wrestling-skin-diseasesWrestling Sport Found to Be High In Skin Infections, study says.

Recent survey found high school wrestlers have the highest amount of infections and football players come in second,according to researchers at the University of Colorado Anschutz Medical Campus.

The study used data of U.S. high school from the past five years.  73.6 percent of skin infections were initiated from wrestling. 17.9 percent of skin infections were from football. The neck and head were the most common infected locations.

“Given the nature of the sport, it’s not surprising that wrestlers suffer the most skin infections,” said Robert Dellavalle, MD, senior author and associate professor of dermatology at the University of Colorado School of Medicine. “Most of the infections were bacterial and fungal.”

Generally, wrestlers could return to practice three to six days after the infection but sometimes the infections were more serious.

“While most skin infections require a week recovery on average, others may have more serious eye and neurological involvement from a primary HSV,” said study co-first author Kurt Ashak, a fourth year medical student at Michigan State University who helped conduct the research during a recent dermatology rotation at CU Anschutz.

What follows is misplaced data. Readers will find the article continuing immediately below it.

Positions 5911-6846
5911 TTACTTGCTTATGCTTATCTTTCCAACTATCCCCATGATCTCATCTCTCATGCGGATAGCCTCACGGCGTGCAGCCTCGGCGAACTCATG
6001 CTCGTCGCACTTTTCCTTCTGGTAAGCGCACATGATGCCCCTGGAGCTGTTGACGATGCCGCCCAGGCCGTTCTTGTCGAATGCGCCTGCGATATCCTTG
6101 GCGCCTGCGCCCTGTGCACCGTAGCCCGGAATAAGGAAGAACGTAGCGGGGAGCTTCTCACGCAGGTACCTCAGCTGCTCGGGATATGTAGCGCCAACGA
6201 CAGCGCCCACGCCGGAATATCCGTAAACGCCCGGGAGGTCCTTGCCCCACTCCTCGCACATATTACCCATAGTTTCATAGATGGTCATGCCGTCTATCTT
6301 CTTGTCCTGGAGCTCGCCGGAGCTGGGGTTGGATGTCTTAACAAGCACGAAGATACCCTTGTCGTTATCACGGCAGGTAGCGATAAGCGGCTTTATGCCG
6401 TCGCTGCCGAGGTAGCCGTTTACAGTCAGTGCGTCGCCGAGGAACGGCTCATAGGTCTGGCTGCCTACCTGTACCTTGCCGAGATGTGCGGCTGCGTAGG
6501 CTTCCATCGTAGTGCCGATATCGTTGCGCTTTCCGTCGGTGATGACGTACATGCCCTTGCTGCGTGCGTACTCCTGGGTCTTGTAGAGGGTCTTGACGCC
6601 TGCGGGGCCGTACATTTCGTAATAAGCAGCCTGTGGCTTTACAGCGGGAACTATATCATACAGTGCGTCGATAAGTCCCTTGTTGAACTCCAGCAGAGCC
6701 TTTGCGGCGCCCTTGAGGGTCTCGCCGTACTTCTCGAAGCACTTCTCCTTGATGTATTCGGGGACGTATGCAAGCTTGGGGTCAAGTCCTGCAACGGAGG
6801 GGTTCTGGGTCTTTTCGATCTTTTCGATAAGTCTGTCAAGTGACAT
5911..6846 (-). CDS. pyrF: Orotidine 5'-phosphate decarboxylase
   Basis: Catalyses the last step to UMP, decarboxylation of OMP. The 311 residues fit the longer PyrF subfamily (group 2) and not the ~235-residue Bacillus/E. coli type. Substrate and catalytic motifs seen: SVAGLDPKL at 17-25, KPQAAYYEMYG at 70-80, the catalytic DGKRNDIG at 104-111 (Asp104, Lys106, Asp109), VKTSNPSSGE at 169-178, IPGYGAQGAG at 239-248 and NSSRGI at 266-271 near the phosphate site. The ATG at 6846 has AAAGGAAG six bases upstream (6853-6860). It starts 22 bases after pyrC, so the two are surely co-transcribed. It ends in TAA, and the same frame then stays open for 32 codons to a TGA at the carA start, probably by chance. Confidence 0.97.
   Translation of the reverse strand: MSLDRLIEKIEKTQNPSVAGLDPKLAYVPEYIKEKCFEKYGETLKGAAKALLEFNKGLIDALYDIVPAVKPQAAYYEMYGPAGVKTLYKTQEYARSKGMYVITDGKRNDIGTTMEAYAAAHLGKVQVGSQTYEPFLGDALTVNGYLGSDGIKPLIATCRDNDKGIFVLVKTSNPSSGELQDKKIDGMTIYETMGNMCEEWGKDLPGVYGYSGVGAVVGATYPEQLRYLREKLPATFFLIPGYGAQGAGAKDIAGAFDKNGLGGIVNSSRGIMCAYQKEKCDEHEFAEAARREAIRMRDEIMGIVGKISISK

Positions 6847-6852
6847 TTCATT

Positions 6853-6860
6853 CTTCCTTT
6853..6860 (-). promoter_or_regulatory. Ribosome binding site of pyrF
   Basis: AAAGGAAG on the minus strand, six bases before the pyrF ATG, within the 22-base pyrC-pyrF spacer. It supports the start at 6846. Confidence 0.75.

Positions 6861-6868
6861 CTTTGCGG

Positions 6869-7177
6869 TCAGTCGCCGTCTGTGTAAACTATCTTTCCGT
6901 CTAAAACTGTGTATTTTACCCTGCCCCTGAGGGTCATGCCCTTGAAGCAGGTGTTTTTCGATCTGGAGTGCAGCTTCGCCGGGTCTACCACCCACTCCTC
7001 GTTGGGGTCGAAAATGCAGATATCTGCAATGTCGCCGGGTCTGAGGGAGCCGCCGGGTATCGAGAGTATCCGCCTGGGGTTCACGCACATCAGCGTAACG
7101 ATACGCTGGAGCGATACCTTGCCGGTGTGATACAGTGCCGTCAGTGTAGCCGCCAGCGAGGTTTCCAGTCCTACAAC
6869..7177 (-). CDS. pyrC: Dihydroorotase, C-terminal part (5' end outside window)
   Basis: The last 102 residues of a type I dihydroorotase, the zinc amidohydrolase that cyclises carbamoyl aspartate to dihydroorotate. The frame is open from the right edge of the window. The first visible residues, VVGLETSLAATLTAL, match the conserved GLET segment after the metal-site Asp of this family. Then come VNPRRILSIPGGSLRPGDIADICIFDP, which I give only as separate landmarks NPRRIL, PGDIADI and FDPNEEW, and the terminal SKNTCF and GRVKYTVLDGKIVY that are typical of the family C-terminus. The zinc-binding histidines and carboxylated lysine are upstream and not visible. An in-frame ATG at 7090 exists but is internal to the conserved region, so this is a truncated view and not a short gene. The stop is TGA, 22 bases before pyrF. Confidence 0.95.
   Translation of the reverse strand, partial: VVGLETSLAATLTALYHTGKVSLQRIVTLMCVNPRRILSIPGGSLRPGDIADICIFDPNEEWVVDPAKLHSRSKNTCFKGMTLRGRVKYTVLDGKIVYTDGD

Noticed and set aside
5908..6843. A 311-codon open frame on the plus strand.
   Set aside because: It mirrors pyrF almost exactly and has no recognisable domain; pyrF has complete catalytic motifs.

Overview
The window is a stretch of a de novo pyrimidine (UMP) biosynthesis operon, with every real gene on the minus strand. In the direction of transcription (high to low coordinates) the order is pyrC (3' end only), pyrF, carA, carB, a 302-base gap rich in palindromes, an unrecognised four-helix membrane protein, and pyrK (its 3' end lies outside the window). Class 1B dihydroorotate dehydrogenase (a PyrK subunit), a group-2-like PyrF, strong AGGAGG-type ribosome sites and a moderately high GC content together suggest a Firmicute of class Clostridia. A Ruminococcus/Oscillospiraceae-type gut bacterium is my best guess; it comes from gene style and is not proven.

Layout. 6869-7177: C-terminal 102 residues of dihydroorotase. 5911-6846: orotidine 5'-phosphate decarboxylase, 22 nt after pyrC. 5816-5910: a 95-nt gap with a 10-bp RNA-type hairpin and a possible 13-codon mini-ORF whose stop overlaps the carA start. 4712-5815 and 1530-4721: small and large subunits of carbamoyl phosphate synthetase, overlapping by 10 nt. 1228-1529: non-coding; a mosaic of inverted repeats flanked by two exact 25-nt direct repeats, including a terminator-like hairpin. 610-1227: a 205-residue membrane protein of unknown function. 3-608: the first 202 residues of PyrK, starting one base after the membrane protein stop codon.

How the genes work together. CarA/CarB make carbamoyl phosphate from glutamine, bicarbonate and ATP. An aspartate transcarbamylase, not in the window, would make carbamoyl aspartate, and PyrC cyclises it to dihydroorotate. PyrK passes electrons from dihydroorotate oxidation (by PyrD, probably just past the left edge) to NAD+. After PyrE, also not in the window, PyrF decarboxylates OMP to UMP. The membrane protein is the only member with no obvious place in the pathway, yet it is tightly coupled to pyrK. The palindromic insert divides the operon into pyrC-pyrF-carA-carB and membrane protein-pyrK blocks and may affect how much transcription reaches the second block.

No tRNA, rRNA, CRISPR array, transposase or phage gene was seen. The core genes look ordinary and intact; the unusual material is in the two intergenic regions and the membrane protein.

Researchers looked at 22 high school sports and found 474 skin infections reported during 20.858,781 ‘athlete exposures’ (AE) or one athlete participating in one practice, competition, or performance. Of the 22 high school sports, 474 skin infections were found in 20.858,781 ‘athlete exposures’ (AE) or a practice, competition, performance of one athlete.  28.56 per 100,000 AE is the rate of skin infections for wrestling.  2.32 per 100,000 AE is the rate of skin infections for football.  1.00 per 100,000 AE is the rate of skin infections for other sports or some had no rate.

About 60.6 percent of the skin infections preceded ringworm at 28.4 percent.  5.2 percent of infections were of herpetic lesions (cold sores and fever blisters) and 3.2 were a variety of infections.

Kyle Burton, fourth-year medical student, co-first author of the study, recommends athletes shower after a competition, if they can.  The next best option is to use soap and water skin wipes.  Wipes have shown to reduce skin infections.  Additionally precautions are to have referees perform routine mat cleanings in between wrestling matches.  This is already a common practice, says Dr. Dellavalle.  He recommends a thorough headgear cleansing, since most skin infections are on the head and face.

“Wrestlers are not rubbing their heads and faces on the mats,” he said. “The problem may be not keeping headgear properly cleaned before each match.”

Additional ways to protect the body from infections is through maintaining healthy skin and a strong immune system.  Learn More.

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